Situated two hours east of Riga and close to the Belarusian border, Daugavpils boasts a large ethnic Russian population. It is economically depressed with a portion of the population receiving monthly benefits from Moscow. The city hosted several Soviet bases during the Cold War, and many of these Soviet military and government workers remained in Daugavpils and receive retirement checks from Moscow. Compounding the problem, most people in this part of Latvia get their political views and news from Russian TV. Moscow pours a seemingly endless stream of propaganda that stirs hostility towards the United States and NATO while advancing Moscow’s worldview. Coincidently, it was the only place in the Baltics where, as we checked into the hotel, our hostess grumbled that we were in Daugavpils to cause trouble (war mongers). While there we also viewed a video of a local ethnic Russian yelling profanities at the U.S. Army’s Second Cavalry Regiment when it passed through the town earlier in 2017 as part of the NATO mission in the country. In every case except one, when we asked locals their views of NATO, the United States, and Moscow, they cautiously looked around to see who was listening before answering our questions. Clearly, it is unfair to judge a region based upon a few encounters, but it does reflect a general mood that influences Daugavpils.
Daugavpils seems far removed from Riga in more than a geographic manner. It felt a world apart economically, culturally, as well as politically. In previous studies on this topic, our focus was Narva, Estonia, which likewise is predominantly ethnic Russian, and the furthest eastern point of the NATO Alliance. However, Narva does not seem “forgotten” and is making strides economically. Such a positive trajectory was not evident in Daugavpils. The economic depression here seems to have bred a hopelessness among a segment of the society, making this region particularly vulnerable to Moscow’s exploitation. Adding to the danger is that the groundwork is being laid every day across the Baltics with the barrage of Russian television broadcasting propaganda to the Russian diaspora scattered in the region. This long-term investment is estimated to cost Moscow one million euros a day, with the Baltic and NATO response to counter the propaganda palling in comparison. With the consequential economic depression, the heavy influence of Russian propaganda, the presence of former Soviet officials receiving a monthly check from Moscow, and being far from Riga in so many ways, Daugavpils appears to be NATO’s “soft” underbelly.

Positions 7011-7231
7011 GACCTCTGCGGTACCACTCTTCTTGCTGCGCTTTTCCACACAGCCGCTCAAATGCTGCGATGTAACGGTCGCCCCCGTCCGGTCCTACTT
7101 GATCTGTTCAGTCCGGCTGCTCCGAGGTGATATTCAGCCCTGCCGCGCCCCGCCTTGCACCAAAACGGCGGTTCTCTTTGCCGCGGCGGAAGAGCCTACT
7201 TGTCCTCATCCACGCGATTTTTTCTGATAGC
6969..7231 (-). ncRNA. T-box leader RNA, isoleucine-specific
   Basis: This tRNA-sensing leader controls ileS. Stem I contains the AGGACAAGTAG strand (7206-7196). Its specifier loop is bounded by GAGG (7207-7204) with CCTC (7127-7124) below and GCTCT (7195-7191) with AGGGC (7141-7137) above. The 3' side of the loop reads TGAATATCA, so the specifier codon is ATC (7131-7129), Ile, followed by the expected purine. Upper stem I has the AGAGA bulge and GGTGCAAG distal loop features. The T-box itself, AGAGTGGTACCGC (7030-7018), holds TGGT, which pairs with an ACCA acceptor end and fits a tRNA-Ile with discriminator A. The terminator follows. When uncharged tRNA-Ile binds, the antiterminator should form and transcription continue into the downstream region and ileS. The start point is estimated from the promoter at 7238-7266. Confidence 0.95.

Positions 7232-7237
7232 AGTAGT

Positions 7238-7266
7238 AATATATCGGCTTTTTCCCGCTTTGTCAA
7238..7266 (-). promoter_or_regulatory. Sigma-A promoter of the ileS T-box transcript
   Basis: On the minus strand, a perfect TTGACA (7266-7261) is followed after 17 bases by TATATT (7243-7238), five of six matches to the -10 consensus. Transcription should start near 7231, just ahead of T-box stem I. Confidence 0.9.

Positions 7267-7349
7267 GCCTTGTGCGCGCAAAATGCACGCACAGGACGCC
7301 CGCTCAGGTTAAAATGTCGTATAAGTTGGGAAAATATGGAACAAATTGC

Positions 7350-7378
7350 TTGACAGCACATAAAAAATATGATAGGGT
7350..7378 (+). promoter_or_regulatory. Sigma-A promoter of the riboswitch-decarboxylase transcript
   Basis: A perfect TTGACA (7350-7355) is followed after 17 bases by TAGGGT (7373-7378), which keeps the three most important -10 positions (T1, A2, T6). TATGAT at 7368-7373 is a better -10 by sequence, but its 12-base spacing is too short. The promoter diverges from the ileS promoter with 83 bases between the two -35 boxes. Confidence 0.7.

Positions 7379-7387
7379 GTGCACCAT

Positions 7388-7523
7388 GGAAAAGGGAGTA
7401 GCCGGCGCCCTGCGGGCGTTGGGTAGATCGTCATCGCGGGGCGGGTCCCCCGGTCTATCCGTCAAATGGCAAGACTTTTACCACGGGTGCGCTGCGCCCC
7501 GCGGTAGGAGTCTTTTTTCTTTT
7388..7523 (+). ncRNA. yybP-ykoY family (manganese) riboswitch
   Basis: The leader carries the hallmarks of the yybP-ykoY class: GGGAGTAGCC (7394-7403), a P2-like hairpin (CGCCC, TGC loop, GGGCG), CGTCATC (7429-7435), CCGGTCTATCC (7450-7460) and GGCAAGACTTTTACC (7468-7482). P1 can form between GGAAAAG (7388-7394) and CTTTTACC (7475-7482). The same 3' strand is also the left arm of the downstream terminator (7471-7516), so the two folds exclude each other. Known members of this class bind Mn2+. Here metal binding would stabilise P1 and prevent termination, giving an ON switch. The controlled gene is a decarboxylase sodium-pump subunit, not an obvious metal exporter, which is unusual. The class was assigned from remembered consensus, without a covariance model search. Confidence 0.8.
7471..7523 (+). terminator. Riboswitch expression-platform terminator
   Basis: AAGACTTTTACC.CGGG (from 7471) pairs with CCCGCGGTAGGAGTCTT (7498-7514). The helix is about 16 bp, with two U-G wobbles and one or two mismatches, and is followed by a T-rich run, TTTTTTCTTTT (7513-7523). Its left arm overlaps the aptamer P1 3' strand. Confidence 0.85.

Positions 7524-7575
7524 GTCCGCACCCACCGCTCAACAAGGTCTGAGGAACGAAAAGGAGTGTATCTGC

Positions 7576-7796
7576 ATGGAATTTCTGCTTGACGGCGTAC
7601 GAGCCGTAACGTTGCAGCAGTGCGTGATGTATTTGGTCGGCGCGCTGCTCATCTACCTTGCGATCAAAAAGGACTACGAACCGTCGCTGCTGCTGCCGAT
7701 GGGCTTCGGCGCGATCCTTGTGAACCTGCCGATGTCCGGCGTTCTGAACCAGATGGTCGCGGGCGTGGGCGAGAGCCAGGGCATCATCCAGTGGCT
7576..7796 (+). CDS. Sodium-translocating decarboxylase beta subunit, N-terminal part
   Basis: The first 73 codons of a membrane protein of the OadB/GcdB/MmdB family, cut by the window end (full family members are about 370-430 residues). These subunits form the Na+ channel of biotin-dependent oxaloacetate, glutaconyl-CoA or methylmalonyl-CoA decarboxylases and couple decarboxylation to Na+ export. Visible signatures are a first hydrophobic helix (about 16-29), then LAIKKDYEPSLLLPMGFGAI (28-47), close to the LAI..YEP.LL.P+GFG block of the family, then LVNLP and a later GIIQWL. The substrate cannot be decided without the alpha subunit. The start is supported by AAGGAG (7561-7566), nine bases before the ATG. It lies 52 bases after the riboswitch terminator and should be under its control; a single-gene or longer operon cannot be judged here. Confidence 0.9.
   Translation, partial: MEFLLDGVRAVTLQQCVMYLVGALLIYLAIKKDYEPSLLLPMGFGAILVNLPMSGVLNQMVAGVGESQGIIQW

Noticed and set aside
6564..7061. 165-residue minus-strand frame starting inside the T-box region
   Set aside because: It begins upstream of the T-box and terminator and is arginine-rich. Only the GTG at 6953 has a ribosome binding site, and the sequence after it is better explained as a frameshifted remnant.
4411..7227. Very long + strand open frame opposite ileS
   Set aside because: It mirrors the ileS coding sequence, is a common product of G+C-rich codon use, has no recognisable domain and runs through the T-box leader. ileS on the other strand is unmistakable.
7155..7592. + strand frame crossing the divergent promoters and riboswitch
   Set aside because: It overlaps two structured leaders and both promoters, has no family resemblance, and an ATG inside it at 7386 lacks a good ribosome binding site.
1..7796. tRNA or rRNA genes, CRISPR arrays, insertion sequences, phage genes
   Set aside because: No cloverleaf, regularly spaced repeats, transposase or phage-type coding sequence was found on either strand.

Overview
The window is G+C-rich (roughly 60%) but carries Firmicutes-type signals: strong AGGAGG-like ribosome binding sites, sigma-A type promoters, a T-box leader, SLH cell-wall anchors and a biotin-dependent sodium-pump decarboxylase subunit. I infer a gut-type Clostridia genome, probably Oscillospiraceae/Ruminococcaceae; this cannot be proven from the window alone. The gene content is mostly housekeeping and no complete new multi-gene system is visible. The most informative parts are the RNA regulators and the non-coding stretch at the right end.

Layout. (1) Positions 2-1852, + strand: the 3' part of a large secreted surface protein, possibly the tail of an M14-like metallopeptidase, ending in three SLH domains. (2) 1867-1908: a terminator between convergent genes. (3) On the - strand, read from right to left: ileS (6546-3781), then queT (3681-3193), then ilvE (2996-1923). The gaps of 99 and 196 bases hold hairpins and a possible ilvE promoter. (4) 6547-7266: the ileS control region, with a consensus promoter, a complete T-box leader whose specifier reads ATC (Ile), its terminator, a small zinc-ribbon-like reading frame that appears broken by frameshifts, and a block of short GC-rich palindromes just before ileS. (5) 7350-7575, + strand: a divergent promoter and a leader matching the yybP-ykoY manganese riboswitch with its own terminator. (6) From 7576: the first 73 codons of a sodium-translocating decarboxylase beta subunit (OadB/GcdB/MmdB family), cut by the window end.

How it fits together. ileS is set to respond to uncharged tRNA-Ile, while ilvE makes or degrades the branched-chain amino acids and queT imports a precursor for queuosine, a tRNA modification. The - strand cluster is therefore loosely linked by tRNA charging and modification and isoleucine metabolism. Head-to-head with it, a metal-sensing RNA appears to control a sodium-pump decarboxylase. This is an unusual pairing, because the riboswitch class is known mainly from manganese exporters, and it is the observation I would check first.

The impression in the Baltic Region that the strategic and operational environment is turning in NATO’s favor is true, but significant vulnerabilities remain. Daugavpils is just such an area that requires attention to reduce its susceptibility. Of the four basic groups of Russians identified earlier, it is unlikely that the hearts and minds of the retired Soviet officials could ever be won to a favorable view of NATO. They receive monthly annuities from Moscow, and it would be foolish for them to turn on the Kremlin and thereby “bite the hand that feeds them.”
One Latvian who invests her time and energy on achieving greater reconciliation with the local Russians on what can be done to bridge the ideological gap responded that they need “time” to win the preponderance of ethnic Russians in the region. Time is precisely what NATO can give the Baltics if it continues to develop a viable and credible deterrence posture in the region. The hope is that the preponderance of the post-Soviet generation will have the education and vision to see beyond the propaganda generated from Moscow and develop an identity of being an ethnic Russian Latvian, or ethnic Russian Estonian, willing to defend the nation from any foreign invader, whether from Moscow or elsewhere.
Yet, this is a tall order and requires more than time, but some sort of national service to provide an opportunity for the local ethnic Russians to live and work outside of their enclaves would be beneficial. Of the three Baltic nations, only Latvia does not have some sort of compulsory military service, which makes it difficult to foster a truly “Latvian” identity amongst the post-Soviet generation.